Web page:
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Below is a family biography included in The Portrait and Biographical Record of Randolph, Jackson, Perry and Monroe Counties, Illinois published by Biographical Publishing Co. in 1894.  These biographies are valuable for genealogy research in discovering missing ancestors or filling in the details of a family tree. Family biographies often include far more information than can be found in a census record or obituary.  Details will vary with each biography but will often include the date and place of birth, parent names including mothers' maiden name, name of wife including maiden name, her parents' names, name of children (including spouses if married), former places of residence, occupation details, military service, church and social organization affiliations, and more.  There are often ancestry details included that cannot be found in any other type of genealogical record.

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WILLIAMSON DILDAY. Among the prosperous agriculturists of Jackson County, prominent mention should be made of Mr. Dilday, who resides on section 10, Degognia Township, and is the owner of two hundred and sixty acres of fine wheat land lying among the hills of sections 10 and 15. A native of Georgia, he was born on the 21st of September, 1831. He is a son of Elias and Pheriba (Wimpy) Dilday, who were born near Charleston, S. C., and died in June, 1892, at the ages of eighty-five and eighty-three respectively. Grandmother Wimpy died during the preceding year, at the advanced age of a century. Grandfather Dilday, who was a soldier in the Revolutionary War, died some thirty years ago, at the age of ninety-seven. His son Elias took part in the Seminole War in Florida, and three of the sons of the latter, including our subject, fought for the Union in the late Rebellion.

When our subject was a child of two years his father emigrated to Eastern Tennessee, where he remained some seven years. Thence, in the year 1842, he removed to Illinois, settling near Jonesboro, in Union County, and made his home there until his death. Our subject’s first school days were spent in Tennessee. He had to pass the house of the famous David Crockett in going to school and well remembers having been led over the footlog across a stream near his home by the daughter of the illustrious hunter.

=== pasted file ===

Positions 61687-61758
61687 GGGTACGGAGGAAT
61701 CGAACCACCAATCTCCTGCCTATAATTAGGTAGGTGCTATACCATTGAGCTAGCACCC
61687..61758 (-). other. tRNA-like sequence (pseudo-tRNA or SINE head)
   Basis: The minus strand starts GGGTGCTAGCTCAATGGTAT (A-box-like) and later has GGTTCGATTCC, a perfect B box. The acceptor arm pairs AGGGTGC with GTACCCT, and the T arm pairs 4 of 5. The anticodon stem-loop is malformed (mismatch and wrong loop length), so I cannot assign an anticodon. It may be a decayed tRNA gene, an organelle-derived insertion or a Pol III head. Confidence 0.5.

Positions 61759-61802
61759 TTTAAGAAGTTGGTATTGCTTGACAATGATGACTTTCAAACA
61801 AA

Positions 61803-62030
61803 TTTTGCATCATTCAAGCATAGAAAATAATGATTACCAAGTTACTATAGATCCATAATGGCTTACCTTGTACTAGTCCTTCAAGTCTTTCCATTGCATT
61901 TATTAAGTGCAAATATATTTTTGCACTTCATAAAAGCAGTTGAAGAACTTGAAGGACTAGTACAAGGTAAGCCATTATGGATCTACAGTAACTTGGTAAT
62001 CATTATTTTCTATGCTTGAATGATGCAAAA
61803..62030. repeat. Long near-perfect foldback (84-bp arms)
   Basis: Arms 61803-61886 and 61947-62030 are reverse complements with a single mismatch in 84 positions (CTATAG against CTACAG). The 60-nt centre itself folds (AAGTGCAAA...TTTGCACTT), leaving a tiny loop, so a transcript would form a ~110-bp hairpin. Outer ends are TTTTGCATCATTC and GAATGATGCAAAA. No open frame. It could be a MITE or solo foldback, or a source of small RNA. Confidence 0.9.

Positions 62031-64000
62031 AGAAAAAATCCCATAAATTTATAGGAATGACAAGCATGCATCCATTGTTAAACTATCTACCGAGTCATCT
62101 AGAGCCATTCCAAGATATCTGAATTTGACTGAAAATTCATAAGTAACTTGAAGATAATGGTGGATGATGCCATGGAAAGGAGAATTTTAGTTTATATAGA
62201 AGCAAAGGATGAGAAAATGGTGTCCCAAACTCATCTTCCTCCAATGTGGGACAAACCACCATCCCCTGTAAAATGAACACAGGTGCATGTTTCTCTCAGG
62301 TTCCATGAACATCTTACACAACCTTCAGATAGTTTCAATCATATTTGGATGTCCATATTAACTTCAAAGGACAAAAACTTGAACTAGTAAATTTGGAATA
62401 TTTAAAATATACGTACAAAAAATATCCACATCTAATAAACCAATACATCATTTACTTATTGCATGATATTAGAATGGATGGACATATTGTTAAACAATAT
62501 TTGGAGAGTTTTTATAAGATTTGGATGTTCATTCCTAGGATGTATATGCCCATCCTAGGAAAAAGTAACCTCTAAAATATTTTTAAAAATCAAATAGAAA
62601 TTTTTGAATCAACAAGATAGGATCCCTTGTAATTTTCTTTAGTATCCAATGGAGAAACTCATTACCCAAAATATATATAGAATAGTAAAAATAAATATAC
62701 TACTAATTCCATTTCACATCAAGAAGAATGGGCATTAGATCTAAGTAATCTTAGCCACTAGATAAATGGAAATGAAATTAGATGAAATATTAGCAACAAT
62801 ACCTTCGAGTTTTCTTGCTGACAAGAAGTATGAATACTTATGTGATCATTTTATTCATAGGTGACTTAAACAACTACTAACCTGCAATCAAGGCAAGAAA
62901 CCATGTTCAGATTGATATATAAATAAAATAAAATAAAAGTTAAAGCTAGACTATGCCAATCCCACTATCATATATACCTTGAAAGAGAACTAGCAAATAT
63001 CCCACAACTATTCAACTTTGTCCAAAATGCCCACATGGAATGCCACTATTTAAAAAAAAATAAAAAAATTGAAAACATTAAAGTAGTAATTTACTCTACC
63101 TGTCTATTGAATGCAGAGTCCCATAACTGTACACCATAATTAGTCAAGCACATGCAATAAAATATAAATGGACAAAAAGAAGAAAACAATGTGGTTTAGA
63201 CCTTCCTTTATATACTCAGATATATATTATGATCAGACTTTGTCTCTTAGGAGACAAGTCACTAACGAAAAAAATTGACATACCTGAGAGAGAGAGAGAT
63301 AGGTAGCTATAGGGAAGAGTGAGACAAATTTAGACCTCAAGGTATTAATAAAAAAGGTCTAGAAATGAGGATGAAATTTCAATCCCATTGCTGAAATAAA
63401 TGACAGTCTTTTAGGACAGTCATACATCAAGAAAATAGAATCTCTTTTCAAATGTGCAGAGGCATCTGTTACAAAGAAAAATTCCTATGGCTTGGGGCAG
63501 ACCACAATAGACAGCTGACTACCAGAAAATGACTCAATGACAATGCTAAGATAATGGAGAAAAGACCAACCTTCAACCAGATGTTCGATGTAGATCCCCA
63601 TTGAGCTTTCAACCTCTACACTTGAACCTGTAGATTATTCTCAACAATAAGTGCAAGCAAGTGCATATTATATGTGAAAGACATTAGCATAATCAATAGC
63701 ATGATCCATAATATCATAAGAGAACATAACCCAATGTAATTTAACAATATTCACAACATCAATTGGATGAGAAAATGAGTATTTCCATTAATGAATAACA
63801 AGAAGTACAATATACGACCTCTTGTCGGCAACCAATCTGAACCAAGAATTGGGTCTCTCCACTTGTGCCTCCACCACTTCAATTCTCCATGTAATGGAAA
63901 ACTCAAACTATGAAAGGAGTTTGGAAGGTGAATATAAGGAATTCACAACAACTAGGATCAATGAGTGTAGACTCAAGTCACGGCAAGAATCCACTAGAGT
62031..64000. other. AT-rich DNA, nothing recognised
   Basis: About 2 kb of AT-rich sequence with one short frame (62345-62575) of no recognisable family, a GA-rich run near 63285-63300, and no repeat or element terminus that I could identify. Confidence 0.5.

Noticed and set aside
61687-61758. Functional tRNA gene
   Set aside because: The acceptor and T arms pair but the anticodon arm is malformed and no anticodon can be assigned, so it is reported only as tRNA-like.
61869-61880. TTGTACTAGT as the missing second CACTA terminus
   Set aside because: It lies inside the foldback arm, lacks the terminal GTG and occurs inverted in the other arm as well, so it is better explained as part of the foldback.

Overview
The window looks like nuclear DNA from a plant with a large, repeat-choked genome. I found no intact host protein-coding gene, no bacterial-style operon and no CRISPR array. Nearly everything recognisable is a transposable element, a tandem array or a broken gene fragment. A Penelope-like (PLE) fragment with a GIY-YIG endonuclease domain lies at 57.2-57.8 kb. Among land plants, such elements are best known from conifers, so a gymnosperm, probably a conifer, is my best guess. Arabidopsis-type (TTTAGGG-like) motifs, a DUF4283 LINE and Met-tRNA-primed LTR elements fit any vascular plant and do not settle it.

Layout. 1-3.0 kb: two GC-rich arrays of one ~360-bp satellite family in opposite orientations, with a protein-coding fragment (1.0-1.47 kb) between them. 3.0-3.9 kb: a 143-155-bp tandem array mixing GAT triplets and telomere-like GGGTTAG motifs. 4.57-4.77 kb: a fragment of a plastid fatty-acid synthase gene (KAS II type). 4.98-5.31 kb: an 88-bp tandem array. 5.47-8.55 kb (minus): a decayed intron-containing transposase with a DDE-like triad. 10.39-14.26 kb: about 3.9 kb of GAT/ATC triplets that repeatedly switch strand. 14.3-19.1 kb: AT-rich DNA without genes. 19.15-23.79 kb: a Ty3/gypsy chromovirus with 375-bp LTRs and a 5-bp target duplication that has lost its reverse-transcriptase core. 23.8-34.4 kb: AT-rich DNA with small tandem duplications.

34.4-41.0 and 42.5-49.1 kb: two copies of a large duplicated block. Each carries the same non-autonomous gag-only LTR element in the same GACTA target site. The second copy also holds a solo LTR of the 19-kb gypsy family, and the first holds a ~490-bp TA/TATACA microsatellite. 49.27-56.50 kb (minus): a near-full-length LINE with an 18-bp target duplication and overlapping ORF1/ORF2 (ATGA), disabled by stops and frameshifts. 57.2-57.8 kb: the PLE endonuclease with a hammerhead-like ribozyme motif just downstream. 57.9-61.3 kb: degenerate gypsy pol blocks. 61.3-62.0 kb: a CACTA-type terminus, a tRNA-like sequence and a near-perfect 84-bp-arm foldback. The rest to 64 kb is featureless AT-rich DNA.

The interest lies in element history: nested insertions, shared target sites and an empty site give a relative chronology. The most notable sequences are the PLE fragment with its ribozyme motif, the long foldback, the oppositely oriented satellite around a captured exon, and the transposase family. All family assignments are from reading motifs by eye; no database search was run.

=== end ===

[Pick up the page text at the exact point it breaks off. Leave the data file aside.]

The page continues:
After removing to Union County, Mr. Dilday attended the subscription schools, but his education has been secured principally by study at home. He remained with his father until his twenty-first birthday, which occurred on Sunday. He then left, intending to go south and work at the cooper’s trade, which he had learned under his father. However, having had to wait some time for a boat, his funds ran low and he therefore started up stream instead of down. Stopping at Chester, he found work as a journeyman in the shops there. After a few months spent in that city, he returned to Union County, where he engaged in farming for one year. Then coming to Jackson County, he here began the life of an agriculturist, in which he has since continued.

November 17, 1854, Mr. Dilday was united in marriage, upon the farm where he now makes his home, with Miss Perisadi, daughter of Dr. H. C. and Nancy (O’Daniel) Hodges, natives of Alabama. Mrs. Dilday was born March 9, 1834, and died April 26, 1870, after having become the mother of seven children. Two of the number are now living, D. C. and Reuben E. The second marriage of Mr. Dilday occurred March 26, 1871, his wife being Elizabeth Turner, who was born in Union County November 7, 1850. She is the daughter of Albert and Mary A. Turner, natives of Tennessee and at present residents of Union County, Ill. Seven children have been born of Mr. Dilday’s second marriage, viz.: Elias B., Samuel J., Emzia, Albert T., Clinton, Calvin and Ralph E.

Enlisting in March of 1865 as a member of Company B, Sixty-fifth Illinois Infantry, Mr. Dilday served until the close of the war. During his voyage from New York to North Carolina to join the army at the front, a terrific storm was encountered, which raged for some thirty-six hours and tossed the vessel at its mercy upon the foam crested waves. The experience was one of the most perilous of Mr. Dilday’s life, and such was the horror of the storm that he says he has seen enough of the water to satisfy him the remainder of his days. Of fourteen who left Rockwood with him he is the only one that survives.

In politics Mr. Dilday is a Democrat. A few weeks after attaining his majority he voted for Pierce and has continued in that faith ever since. For thirty years he held the office of Justice of the Peace, for four terms officiated as Supervisor and for ten years was School Director. He is a contributor to the Free Will Baptist Church at Antioch, with which his wife is identified. Socially, he is a member of Rockwood Lodge, I. O. O. F., to which he has belonged some twenty-five years, and which he has represented as a delegate in the Grand Lodge of the state. He is one of the few remaining of the earliest settlers and is highly respected by a large circle of friends.

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This family biography is one of 679 biographies included in The Portrait and Biographical Record of Randolph, Jackson, Perry and Monroe Counties, Illinois published in 1894.  View the complete description here: The Portrait and Biographical Record of Randolph, Jackson, Perry and Monroe Counties, Illinois

View additional Jackson County, Illinois family biographies here: Jackson County, Illinois Biographies

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